Q: In Mediation, I acepted offer verbally, but I changed to no later. Employer threat for motion withut sign, is it alowd?
In Mediation meeting, I accepted offer verbally, but I changed to "no" later. Employer now have threaten for motion without my sign, is it allowed?
I have not signed any document before going to mediation, nor I have authorized to sign on my behalf. Also, My lawyer has signed some document with mediator.
In mediation, it's crucial to understand the terms of any agreements or offers being discussed. Verbal agreements can carry weight, but the specifics depend on the circumstances and any written documentation involved.
If you changed your mind and decided not to accept the offer, you have the right to do so. However, it's essential to review any documents you signed during the mediation process. These documents may outline the consequences of backing out or withdrawing your acceptance.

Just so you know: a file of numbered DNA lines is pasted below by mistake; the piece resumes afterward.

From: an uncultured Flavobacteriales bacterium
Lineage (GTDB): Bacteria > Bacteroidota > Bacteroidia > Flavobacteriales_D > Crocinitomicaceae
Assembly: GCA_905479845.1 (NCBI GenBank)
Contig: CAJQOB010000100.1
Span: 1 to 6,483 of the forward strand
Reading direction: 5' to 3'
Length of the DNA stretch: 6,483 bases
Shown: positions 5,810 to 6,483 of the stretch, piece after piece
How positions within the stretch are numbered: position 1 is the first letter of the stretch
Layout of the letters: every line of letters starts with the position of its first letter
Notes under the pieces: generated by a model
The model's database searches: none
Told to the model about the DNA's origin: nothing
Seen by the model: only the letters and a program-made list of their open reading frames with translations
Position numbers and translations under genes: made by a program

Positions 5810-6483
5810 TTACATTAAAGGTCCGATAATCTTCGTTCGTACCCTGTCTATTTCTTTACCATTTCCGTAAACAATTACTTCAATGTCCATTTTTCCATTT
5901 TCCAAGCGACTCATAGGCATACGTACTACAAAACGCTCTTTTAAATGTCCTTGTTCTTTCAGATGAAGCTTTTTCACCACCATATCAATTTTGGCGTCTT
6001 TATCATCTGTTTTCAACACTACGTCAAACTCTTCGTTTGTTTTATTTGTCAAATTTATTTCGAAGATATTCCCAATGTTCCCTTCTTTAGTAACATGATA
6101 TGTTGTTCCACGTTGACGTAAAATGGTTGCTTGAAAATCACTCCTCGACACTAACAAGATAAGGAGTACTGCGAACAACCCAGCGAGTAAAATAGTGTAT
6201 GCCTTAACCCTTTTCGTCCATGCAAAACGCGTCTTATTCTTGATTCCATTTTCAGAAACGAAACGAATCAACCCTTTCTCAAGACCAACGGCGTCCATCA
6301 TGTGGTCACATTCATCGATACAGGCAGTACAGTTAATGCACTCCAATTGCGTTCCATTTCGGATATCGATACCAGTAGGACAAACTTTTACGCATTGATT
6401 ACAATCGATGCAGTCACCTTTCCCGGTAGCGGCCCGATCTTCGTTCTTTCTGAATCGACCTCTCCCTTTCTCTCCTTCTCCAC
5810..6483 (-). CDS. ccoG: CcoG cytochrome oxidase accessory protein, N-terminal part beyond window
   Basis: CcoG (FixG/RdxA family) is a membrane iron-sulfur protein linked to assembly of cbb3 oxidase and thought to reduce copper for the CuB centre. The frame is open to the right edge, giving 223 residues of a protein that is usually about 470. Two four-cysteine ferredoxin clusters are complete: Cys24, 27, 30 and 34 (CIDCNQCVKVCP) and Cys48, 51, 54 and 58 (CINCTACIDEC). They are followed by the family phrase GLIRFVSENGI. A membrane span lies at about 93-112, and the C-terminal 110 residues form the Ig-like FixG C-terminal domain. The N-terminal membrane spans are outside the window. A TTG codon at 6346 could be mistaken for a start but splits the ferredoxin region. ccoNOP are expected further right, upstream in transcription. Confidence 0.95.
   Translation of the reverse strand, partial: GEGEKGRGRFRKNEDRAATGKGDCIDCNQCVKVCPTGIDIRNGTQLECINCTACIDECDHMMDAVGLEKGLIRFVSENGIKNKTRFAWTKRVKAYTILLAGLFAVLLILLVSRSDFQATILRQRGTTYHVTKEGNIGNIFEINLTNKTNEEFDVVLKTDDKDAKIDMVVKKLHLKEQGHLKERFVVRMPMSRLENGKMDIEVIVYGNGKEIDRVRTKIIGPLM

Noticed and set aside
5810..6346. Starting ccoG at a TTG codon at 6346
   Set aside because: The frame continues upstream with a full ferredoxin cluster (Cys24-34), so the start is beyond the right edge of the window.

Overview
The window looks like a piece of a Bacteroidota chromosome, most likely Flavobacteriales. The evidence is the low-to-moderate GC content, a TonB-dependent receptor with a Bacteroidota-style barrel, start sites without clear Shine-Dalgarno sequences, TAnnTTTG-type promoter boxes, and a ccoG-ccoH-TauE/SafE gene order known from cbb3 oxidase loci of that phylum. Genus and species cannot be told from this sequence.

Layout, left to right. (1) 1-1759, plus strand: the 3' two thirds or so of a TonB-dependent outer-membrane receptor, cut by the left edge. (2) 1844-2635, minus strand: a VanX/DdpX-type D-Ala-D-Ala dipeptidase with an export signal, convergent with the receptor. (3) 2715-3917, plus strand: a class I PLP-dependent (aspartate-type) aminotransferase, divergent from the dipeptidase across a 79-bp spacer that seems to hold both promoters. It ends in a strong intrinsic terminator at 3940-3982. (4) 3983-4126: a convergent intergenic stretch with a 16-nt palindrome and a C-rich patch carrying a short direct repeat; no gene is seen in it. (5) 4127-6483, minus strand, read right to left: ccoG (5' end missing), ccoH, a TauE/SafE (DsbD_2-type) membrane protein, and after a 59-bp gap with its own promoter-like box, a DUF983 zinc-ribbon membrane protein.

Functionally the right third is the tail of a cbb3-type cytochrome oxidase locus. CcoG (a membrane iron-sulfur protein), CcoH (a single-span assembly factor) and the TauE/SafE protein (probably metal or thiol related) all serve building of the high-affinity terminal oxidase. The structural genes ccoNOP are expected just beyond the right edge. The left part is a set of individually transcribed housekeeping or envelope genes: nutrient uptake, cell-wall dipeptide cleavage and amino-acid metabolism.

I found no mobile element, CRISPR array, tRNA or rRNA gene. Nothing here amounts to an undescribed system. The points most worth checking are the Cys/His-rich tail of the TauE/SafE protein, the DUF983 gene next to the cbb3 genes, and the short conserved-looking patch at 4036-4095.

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In mediation, verbal agreements are generally considered binding and enforceable, just like written agreements. If you accepted an offer verbally during the mediation but later changed your decision to "no," the employer may not be able to compel you to abide by the initial acceptance without your signature or explicit authorization. However, the specifics of your case, including any signed documents by your lawyer or other factors, may impact the situation. It is essential to consult with your attorney promptly to understand your rights, review any documents signed on your behalf, and address the employer's threats appropriately.
James L. Arrasmith
Founder and Chief Legal Counsel of The Law Offices of James L. Arrasmith
A: This is something to consult with your attorney on - it could be a fact-specific setting, depending on the entire context of exchanges at mediation, the amount of time that went by in terms of "later," and what it was that your attorney signed. They are in the best position to advise definitively. Good luck
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